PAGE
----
Parting ways with Perfectionism


“Oh, you’re one of those,” he said as he walked into the kitchen at work.

I was re-loading the dishwasher. Some of my work colleagues seem to crack open the dishwasher just far enough to slide a dish or a coffee mug into the nearest vacant space. Others just leave their dirty cups and cutlery in the sink. 

I’m not the kitchen police, but if I’m in the kitchen and there are dirty dishes in the sink I load them in the dishwasher. In the process I end up reorganising the dishes so that everything fits better, and gets washed properly. At least that’s what I tell myself when I’m lining up all the mugs on one side and the glasses on the other, and straightening the plates that have been dumped at an angle in the rack.

My colleague caught me re-organising. He is not one of “those.” In fact he cares so little about where items go in a dishwasher that his wife has banned him from loading anything into the dishwasher at home. 

I didn’t want to be labelled as “one of those”, but then I had to acknowledge to myself that I do struggle with being a perfectionist. 

You wouldn’t know it from the state of my house or my email Inbox, but being a perfectionist is not about always achieving perfection. It’s about wanting everything to be perfect, and being uncomfortable, uptight, disappointed or upset when things are not perfect, even when reality tells me it’s not possible or even important.

It also means I’m constantly afraid of trying anything that I can’t be confident that I’ll at least do well, even if I can’t do it perfectly. And that rules out trying a lot of new things. It’s no wonder that I have a spectacular capacity for procrastination. I’ve spent most of my life trying to avoid the risk of failure. 

I set the benchmark ridiculously high for just about anything I do, and if perfection is the standard I set for myself, then it becomes the standard I set for everyone else. And that makes me critical and judgmental – critical of myself and critical of others.

I’m trying to control my life so that I get the right outcomes. If I don’t get things perfectly right I’m afraid that I won’t be liked, approved or loved. And then where will I be?

But I tell myself that’s not really true. I think I need to be perfect, but then I don’t connect with other people when they seem to have it all perfectly together. They’re intimidating. 

I connect with people when they are open and honest about their struggles and their mess. Not in a “woe is me, I can never get it right” kind of way, but in an authentic “this is me and this is where I am on the journey” kind of way.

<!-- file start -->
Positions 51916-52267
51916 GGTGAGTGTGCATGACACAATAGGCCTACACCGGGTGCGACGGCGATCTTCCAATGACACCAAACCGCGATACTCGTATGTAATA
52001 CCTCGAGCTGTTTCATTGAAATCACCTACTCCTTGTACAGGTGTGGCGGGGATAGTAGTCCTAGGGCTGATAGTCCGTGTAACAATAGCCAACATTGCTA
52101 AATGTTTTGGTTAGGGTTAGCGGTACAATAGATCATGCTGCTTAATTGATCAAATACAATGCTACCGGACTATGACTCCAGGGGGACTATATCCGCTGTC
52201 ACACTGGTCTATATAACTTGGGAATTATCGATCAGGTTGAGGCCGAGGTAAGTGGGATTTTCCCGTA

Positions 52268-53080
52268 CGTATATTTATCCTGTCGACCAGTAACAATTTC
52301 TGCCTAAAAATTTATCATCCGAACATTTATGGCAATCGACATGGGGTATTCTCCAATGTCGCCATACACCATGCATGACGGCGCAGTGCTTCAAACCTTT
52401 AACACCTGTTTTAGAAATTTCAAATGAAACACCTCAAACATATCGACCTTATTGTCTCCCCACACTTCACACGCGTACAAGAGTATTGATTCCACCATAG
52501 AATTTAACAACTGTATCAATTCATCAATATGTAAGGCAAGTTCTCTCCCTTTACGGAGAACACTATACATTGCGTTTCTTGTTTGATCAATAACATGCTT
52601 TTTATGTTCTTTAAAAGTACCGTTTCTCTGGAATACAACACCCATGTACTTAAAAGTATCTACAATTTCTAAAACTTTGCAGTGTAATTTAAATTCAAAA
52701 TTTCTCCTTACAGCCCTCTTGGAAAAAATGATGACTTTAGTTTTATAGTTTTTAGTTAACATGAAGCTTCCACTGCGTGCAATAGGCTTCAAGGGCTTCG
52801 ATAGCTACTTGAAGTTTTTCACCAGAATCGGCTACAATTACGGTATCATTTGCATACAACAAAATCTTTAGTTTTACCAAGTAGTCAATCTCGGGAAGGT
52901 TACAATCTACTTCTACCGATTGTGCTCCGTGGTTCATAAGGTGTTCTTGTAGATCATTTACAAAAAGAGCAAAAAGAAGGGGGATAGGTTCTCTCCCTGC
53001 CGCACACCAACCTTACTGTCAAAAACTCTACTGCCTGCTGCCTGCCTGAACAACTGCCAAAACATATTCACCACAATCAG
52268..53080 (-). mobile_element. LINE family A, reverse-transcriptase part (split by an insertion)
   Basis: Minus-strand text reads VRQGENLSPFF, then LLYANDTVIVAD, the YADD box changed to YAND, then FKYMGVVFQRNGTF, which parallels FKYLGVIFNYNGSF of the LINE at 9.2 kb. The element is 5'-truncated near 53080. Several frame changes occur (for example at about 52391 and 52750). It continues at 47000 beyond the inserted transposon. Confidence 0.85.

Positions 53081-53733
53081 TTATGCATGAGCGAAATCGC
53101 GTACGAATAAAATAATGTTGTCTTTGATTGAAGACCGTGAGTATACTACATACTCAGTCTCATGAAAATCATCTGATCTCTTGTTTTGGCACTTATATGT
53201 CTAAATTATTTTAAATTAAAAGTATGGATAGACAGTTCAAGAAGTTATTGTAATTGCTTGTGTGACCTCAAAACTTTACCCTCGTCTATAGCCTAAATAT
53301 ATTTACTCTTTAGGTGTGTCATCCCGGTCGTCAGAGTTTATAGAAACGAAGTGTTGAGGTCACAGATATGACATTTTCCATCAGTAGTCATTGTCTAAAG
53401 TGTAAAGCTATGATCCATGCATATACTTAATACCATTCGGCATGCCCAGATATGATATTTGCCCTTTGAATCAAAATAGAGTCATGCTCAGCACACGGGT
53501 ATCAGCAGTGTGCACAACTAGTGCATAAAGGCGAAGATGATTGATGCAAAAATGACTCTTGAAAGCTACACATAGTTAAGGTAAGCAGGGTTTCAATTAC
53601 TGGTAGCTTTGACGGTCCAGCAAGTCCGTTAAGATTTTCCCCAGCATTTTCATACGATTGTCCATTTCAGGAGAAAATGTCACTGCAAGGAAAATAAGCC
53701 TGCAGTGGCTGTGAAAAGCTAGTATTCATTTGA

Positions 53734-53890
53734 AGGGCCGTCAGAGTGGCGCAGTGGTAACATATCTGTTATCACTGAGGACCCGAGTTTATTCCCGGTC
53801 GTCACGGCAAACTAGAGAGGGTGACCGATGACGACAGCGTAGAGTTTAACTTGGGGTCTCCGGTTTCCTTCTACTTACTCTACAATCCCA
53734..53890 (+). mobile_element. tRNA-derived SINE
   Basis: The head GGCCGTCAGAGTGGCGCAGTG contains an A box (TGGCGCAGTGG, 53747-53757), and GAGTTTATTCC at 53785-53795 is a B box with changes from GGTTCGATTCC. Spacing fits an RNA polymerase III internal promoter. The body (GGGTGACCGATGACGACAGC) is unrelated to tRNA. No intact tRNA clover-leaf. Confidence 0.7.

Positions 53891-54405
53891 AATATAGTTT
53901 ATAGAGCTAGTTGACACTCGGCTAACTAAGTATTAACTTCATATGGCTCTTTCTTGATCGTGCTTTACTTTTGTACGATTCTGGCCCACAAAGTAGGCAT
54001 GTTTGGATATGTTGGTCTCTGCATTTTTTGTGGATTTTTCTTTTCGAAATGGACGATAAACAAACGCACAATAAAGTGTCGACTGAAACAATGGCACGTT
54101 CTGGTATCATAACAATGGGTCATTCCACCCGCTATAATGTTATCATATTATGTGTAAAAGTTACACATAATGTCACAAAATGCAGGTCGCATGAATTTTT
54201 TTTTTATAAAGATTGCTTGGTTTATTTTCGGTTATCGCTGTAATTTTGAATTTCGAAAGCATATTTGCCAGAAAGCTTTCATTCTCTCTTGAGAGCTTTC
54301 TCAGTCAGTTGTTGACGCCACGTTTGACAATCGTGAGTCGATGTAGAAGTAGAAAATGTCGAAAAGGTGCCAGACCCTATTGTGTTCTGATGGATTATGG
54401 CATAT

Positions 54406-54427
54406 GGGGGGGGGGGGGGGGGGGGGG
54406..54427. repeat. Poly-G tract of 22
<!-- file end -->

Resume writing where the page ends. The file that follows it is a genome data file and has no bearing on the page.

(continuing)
Perfectionism is like a noose around my neck, like control underwear, like a boa constrictor; it’s squeezing the life out of me.

I want to be free to try new things, to make mistakes and learn from them. I want to be someone who gives and receives grace. I want to become the person I was made to be.

I want to part ways with perfectionism.

I don’t know exactly what that will look like yet, but I want to find out.

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31 Days: Listening for the Invitation

This morning I woke up with the melody of Oceans by Hillsong United running on a loop in my head. I’ve only heard it a couple of times, but somehow it had hooked its way into my memory.

Later it was back, looping around and around. Take me deeper …

Time to pay attention.

As I listened to it again, I heard the invitation – to go deeper with the Lord, to follow the Holy Spirit, to step out in faith, even when we make mistakes, even when we’re afraid. An invitation to trust Him, to rest in Him, even when the waves of life threaten to submerge you. Because there will be days like that.

It’s an invitation to know Him more, and to know that we belong to Him.

Whatever is happening, He will find a way to speak life, to extend invitations. Are you listening?

Are you listening for the invitations? What is God inviting you into right now?

31 Days to Listen

This is Day 12 of the series 31 Days to Listen.

31 Days: The Why of Listening

Fronds Unfurling

This is Day 2 of 31 Days to Listen, and already I need to remind myself of why I’m doing this. Already I am guilty of bringing my ‘to do’ list to God.

I’m listening Lord. I have a post to write, please tell me what to say.

How did I let that happen? How did I reduce this precious gift, this invitation into his heart, to “please fill my order and I’ll be on my way”? What makes me think that I would truly be satisfied with what he gives from his hand, when I’m being offered what he holds in his heart?

Forgive me Lord, and draw me back to you. It’s you I seek, your face. Whatever that looks like in my life, I want you, your presence. I want that peace, that knowing in the stillness of my heart. I belong to you.

Whatever else I do in my life needs to flow from knowing you, walking with you.

That’s why I want to listen.

31 Days to Listen

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How to be blessed by missing the bus


Missed it by that much.

My bus home came and left without me. I hate that. I’d rather miss it by a lot, than see it but not be able to get to it in time.

I had a tight schedule but I heard a whisper in my spirit, “Don’t stress about it Ann, there’s time.” So I settled myself to wait the 15 minutes for the next one.

“Excuse me, but is this E1?”

“Yes” I replied, pointing to the large sign in front of us.

He was a polite young man with a broad smile and a thick accent, armed with a timetable and metro card, but not much idea how to use them.

It was swiftly apparent that this was his first time using our bus system. So we checked his timetable and I explained what he needed to do once he got on the bus.

There was enough time for what he needed, and then my bus arrived.

“God bless you,” he said. And as I climbed on the bus, I knew He had.